When Jesus had come in sight of the city, He wept over it and said, ‘If only today you knew the ways of peace! But now your eyes are held from seeing. Yet days will come upon you when your enemies will surround you with barricades and shut you in and press on you from every side. And they will dash you to the ground and your children with you, and leave not a stone within you, for you did not recognize the time and the visitation of your God».
Yesterday while walking I was meditating on the chance that we have as christians, that we have the faith to look for at the moments of pain and agony. This faith gives us the hope in the eternal divine goodness. A God of mercy and compassion. We are blessed to have a divine revelation and promise of eschatological joy.
What a deep divine sadness that man has not been able to recognize the Savior, who dwells in him. Since he has not wanted to recognize the divine presence in his life, man lives a life of dismay and easily loses himself in little things without hope. This is no longer a simple cry from the past of 2000 years, but it is valid even today.
Yes, we say that it is valid what God is crying out in this moment of crisis. Hospitals are full of the sick, small shopkeepers are closing their stores, many have lost their jobs and men who are well, are walking as normal. God tells us, if you become aware of all that you can do, by your actions and gestures, you can bring much relief to society.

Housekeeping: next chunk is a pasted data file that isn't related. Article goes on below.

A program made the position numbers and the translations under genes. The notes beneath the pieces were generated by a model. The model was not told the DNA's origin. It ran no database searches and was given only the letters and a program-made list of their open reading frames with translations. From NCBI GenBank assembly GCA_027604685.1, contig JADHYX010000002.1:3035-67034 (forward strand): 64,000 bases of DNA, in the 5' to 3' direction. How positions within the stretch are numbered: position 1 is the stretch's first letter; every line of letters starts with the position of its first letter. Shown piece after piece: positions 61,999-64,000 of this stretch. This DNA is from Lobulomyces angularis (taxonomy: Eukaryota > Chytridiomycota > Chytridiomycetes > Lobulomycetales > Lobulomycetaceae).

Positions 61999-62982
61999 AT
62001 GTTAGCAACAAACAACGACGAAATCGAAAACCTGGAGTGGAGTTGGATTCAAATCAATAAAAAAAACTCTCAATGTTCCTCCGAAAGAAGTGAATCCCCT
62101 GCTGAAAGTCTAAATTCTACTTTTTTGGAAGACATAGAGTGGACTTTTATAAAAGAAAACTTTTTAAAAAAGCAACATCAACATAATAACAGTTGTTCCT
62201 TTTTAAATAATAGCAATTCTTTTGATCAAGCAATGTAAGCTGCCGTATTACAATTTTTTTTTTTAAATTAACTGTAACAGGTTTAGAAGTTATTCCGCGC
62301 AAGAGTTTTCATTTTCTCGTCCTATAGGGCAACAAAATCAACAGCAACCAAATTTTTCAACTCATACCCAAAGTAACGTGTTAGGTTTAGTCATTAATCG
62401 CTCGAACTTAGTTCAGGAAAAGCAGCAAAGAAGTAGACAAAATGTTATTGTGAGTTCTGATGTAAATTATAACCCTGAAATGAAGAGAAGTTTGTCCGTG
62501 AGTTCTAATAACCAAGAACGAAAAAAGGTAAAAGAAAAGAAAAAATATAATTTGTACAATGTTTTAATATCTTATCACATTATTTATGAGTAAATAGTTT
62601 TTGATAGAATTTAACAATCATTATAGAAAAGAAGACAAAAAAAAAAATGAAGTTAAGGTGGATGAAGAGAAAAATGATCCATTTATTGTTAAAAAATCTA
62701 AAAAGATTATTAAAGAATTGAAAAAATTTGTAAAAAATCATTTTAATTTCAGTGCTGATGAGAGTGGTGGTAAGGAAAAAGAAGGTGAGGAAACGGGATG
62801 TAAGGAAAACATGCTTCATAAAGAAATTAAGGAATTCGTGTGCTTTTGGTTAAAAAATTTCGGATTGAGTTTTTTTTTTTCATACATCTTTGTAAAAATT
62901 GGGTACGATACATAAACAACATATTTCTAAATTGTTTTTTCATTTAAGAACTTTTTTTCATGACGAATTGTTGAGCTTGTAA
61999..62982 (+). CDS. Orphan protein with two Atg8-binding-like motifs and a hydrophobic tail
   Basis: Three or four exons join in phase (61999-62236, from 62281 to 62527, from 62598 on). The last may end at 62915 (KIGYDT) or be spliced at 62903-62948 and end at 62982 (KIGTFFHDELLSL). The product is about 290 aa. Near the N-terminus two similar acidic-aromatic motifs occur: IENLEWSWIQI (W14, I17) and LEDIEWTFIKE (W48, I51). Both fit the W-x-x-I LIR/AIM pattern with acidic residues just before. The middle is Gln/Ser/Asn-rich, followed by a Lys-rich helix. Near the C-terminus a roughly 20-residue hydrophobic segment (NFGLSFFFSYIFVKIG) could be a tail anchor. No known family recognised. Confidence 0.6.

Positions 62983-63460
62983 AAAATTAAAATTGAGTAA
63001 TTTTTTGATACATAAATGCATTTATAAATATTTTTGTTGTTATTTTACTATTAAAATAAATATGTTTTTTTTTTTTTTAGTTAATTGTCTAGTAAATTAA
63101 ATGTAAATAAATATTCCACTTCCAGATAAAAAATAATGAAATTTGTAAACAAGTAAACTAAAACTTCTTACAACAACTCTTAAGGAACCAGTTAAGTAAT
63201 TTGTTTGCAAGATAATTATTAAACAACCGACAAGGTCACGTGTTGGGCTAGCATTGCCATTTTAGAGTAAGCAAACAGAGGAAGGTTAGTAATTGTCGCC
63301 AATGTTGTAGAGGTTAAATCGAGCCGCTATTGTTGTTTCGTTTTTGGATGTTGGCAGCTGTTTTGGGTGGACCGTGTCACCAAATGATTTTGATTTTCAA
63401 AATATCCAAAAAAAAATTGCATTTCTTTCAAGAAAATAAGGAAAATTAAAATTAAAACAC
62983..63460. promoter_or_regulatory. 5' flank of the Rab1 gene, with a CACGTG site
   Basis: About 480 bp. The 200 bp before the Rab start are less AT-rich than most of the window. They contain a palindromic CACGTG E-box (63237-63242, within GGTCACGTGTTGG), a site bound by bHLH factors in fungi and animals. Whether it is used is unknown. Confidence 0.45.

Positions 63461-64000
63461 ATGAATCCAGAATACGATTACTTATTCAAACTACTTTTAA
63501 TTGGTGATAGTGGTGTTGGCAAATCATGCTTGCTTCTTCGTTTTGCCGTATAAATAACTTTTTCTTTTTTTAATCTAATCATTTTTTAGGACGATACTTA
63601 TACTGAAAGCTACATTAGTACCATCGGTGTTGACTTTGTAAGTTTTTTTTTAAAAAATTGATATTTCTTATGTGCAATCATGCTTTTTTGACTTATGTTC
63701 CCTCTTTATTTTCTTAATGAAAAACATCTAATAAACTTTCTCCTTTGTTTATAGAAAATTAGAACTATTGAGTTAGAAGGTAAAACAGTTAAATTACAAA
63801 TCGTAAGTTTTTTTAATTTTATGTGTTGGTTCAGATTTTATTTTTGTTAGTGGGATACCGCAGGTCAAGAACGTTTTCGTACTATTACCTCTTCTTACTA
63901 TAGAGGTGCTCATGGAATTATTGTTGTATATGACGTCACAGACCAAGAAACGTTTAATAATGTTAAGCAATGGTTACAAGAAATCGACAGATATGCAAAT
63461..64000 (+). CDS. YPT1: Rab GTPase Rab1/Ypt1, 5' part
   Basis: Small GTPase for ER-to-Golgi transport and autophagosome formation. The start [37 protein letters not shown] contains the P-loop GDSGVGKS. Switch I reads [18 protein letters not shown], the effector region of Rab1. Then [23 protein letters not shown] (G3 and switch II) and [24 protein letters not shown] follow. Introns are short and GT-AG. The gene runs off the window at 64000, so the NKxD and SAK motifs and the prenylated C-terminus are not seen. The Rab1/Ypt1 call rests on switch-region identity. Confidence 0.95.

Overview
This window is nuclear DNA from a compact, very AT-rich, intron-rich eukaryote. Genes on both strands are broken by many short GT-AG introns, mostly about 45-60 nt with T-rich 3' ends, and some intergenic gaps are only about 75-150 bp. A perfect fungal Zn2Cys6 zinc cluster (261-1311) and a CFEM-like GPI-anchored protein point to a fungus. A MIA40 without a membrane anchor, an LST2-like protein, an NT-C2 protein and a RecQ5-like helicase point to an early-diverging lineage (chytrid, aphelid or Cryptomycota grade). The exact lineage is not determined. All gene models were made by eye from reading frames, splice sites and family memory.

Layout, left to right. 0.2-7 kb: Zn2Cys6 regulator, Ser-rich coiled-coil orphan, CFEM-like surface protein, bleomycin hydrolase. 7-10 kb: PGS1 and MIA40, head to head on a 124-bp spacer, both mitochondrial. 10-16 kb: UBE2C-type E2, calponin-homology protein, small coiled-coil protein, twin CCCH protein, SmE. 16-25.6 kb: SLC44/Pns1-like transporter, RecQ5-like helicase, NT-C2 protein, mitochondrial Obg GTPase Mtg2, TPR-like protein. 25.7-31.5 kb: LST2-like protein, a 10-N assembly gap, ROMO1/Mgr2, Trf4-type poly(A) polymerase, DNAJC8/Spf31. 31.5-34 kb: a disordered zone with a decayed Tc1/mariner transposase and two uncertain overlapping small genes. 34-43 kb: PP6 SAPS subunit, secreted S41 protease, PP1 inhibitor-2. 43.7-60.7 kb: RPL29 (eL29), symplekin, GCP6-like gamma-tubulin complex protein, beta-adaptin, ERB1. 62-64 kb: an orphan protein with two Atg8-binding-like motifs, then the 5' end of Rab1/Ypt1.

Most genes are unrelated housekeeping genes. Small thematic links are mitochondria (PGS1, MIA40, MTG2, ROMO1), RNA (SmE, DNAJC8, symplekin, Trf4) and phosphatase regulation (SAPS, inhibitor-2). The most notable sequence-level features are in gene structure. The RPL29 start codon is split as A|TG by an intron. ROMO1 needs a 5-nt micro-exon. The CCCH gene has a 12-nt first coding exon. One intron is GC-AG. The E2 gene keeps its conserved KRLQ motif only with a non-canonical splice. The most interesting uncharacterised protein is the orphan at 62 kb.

If we say that it is valid that man does not apply the faith he received at his baptism and he no longer listens to the Holy Spirit who speaks to him all the time. With the small means that we have, we can, like a mustard seed, make a new world, so that the Kingdom of God may take root in our society.
Let us give thanks to God, for the people around us, for the technology that helps us, for all the goods we have today. May our lives themselves be a thanksgiving to God.
Action of the day : Live a live of gratitude.
Daily Quote from the Early Church Fathers:
Jesus fulfills the beatitude for those who weep,
by Origen of Alexandria